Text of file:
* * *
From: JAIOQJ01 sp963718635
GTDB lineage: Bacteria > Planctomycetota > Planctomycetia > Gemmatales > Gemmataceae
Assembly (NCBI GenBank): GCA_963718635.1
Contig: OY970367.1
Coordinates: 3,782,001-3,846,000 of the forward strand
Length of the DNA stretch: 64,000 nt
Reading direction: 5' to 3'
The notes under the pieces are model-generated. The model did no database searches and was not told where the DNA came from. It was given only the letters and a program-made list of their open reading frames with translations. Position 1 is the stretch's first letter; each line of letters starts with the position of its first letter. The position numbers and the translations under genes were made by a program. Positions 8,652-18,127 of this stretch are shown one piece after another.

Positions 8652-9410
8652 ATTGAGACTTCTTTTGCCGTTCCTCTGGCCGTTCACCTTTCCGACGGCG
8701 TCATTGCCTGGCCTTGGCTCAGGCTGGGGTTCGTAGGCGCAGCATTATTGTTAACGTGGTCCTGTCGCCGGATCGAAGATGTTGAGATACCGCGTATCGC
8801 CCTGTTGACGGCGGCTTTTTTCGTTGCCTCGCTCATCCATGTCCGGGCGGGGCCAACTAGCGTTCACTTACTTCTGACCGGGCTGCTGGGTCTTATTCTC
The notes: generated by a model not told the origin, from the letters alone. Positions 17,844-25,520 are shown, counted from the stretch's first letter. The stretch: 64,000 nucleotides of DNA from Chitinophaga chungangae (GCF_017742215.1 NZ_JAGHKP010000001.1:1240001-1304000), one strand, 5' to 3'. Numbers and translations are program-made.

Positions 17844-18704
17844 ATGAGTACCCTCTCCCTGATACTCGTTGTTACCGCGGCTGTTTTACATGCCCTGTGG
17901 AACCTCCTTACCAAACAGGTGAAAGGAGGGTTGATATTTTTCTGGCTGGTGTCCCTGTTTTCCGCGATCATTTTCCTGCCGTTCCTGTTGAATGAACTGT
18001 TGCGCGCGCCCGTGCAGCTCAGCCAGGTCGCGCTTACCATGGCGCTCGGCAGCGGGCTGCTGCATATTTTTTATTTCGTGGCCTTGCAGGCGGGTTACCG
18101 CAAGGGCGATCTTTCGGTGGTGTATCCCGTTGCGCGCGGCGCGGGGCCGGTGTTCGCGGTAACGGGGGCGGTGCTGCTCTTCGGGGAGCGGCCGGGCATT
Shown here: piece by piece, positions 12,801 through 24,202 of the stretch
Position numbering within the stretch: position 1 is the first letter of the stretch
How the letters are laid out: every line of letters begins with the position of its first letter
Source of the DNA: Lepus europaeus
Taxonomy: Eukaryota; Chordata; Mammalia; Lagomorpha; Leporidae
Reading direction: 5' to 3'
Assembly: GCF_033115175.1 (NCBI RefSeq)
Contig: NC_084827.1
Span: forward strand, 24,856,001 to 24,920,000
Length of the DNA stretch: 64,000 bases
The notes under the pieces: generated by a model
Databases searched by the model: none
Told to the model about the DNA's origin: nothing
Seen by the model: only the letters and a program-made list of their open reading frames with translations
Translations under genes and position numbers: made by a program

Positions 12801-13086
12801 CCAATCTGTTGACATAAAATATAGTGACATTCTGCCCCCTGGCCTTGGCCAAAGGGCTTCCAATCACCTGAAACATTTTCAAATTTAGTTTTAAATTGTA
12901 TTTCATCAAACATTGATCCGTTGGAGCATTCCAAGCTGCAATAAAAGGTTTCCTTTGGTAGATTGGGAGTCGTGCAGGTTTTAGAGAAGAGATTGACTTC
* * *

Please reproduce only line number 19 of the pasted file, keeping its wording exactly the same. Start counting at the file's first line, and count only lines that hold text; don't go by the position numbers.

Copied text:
Shown here: piece by piece, positions 12,801 through 24,202 of the stretch